There’s no reason to bash Airstreams. Using an existing Airstream might be a better use of resources than building something new.

Teresa - June 7, 2014 Reply

I’m retired and can’t climb stairs or a ladder to get to a loft bedroom so I appreciate the one floor design. I have only seen one tiny house design with that feature. Not too crazy about the modern design of airstream but I could live with that if I had to.

david - June 7, 2014 Reply

David, that Airstream on the site you posted..now that’s a beauty, very warm. A little bit like a Texas Tiny home.The best I’ve ever seen.Thanks.

david - June 7, 2014 Reply

David, I wish I’d never seen the Airstream interior you just posted,it’s warm and alive..I’d lock myself up in there and never want to come out. Such a warm, and yes, healing space.Like it’s alive. You’re right..a masterpiece.

bill kruse - June 7, 2014 Reply

Love the idea that Airstream is too MODERN! That makes a 1946 Ford too modern. Makes me at 73 modern!

Jane - June 7, 2014 Reply

Being a senior, I, too, wanted a design that allowed me to sleep on the first floor, and to have a full-sized bathtub. I designed it myself, and am having a builder draw up the plans and build it for me. Only what I want, and nothing I don’t. A good sized kitchen, a large living room, and a hand-built bed that will flip into a sofa easily. The small loft is only there for display and storage. Steps holding books and coats lead to the loft.
Pre-made plans I’ve seen tend to cater to the younger side of the general public, who don’t have as many of the individual challenges that older folk do.
Get out some graph paper and start designing a layout that YOU love.

Shell - June 8, 2014 Reply

I don’t understand bashing any of the ideas, really. After all, they are just someone’s idea or how they are living. Doesn’t mean you have to live that way. Having different tastes is what makes the word go around, right? What an extremely boring place it would be if we all thought the same and everything was the same. Very happy it’s not that way!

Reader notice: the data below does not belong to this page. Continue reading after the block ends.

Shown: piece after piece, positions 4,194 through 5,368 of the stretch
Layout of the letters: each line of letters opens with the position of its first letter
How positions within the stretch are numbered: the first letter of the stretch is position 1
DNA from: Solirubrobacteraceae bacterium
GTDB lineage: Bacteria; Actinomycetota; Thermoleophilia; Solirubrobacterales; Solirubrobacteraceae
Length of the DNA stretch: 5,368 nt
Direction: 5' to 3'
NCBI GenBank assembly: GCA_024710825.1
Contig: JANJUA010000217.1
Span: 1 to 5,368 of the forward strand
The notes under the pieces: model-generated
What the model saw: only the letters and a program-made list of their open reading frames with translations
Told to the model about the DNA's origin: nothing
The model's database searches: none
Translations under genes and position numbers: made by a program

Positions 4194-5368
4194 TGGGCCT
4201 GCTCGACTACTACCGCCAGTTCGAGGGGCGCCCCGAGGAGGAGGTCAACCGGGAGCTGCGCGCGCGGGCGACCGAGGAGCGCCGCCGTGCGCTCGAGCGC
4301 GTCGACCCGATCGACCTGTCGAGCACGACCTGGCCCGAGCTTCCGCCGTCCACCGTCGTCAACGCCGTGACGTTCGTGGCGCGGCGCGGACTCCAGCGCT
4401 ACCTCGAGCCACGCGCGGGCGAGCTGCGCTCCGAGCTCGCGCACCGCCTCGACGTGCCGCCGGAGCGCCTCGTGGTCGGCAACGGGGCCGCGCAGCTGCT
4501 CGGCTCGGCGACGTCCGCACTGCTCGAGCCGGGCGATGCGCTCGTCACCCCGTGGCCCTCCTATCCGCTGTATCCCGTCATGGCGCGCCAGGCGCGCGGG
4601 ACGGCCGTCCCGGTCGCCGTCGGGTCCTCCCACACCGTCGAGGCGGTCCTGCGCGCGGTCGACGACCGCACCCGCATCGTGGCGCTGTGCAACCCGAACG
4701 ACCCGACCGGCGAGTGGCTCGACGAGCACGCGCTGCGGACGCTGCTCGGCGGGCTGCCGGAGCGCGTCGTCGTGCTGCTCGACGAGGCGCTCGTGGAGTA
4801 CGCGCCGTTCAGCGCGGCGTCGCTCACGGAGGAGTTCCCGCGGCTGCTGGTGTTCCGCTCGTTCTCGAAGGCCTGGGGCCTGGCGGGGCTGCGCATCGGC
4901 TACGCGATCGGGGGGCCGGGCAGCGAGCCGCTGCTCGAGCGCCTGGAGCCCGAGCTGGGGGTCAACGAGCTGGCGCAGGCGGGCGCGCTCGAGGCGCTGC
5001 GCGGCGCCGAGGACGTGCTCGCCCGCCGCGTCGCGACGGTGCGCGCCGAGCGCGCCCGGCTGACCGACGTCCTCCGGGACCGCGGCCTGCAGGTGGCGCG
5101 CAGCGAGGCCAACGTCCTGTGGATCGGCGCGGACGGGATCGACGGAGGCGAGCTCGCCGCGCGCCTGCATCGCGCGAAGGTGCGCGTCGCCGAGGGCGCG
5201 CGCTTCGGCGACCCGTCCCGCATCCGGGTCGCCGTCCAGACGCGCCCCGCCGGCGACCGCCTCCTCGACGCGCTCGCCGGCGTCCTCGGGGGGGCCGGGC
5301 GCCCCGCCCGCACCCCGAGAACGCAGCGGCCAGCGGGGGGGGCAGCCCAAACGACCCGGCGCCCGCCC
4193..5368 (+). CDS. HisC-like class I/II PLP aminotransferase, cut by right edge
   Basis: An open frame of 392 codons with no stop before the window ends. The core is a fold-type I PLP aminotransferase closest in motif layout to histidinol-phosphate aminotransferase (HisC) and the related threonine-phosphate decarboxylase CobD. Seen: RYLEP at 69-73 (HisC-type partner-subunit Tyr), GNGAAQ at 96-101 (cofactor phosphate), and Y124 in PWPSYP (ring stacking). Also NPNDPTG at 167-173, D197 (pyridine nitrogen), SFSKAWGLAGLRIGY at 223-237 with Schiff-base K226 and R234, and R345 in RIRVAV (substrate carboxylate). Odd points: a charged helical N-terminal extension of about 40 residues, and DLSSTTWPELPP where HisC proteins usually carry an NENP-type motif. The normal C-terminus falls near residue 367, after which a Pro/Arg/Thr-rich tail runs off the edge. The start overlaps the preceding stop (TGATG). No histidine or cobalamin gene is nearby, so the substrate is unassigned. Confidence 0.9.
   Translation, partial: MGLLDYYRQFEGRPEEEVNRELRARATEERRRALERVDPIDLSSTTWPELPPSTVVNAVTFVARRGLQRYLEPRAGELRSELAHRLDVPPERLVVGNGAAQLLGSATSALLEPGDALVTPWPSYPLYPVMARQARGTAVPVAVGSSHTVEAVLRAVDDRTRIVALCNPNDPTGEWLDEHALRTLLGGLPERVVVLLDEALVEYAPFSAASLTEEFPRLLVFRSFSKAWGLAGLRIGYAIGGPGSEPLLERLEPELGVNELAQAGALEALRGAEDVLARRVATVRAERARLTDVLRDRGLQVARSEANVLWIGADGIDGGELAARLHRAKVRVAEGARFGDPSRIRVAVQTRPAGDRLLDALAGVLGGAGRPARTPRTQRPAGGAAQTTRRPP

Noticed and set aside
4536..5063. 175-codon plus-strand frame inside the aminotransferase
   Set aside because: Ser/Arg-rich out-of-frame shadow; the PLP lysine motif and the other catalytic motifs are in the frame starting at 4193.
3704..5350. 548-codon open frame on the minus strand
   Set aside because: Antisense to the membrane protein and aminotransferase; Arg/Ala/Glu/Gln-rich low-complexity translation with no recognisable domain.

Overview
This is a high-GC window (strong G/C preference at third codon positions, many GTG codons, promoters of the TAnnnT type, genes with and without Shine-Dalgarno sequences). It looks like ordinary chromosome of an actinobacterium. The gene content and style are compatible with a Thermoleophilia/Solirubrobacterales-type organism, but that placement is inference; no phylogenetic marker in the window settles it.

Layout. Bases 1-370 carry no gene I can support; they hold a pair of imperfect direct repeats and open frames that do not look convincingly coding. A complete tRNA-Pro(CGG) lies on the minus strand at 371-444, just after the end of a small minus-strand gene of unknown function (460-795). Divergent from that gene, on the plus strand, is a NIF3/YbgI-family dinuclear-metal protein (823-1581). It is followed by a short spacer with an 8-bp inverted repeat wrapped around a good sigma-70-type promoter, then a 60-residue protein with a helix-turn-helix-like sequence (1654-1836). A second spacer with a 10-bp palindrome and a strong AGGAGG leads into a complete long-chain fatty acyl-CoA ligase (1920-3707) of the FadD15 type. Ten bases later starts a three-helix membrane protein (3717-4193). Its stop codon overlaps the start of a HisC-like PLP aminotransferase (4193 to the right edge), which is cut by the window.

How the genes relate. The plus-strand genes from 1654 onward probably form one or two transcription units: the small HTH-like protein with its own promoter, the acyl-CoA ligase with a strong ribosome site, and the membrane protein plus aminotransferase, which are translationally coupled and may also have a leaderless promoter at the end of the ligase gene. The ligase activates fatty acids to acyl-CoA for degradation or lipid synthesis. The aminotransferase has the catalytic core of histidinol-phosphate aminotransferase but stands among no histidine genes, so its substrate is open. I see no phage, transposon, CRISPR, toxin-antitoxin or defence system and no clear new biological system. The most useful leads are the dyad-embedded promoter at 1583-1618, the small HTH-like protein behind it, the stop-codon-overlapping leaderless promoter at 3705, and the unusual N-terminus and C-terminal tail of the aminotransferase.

I love seeing all the ideas, no matter what they are. I know I want my own simple little place someday, so I love the opportunity to see different ideas. It helps me narrow down ideas for me future place. I do have to agree that personally, I would like something that looked more like a cabin/house feel. My Grandpa built houses. He had this amazing little fishing cabin he built that became the whole family’s piece of paradise. After he died, I loved going down there. I could feel his presence as soon as I walked in. I’d love to touch the walls and feel that he was right there. I guess that’s why I personally prefer that cabin feel with the wood.

I love the idea of the wood inside the airstream. The outside still wouldn’t work for me personally. However, I do find them very nice looking and happy that others are making good use out of them. So nice not to let great things go to waste. : )

Namaste

    david - June 9, 2014 Reply

    Shell, yes, Jung too speaks of emotions being held in objects. I feel it strongly myself in old abandoned buildings or looking into the ribs of a wrecked ship. Or objects from when i was a kid, can still bring back the memory or flavour.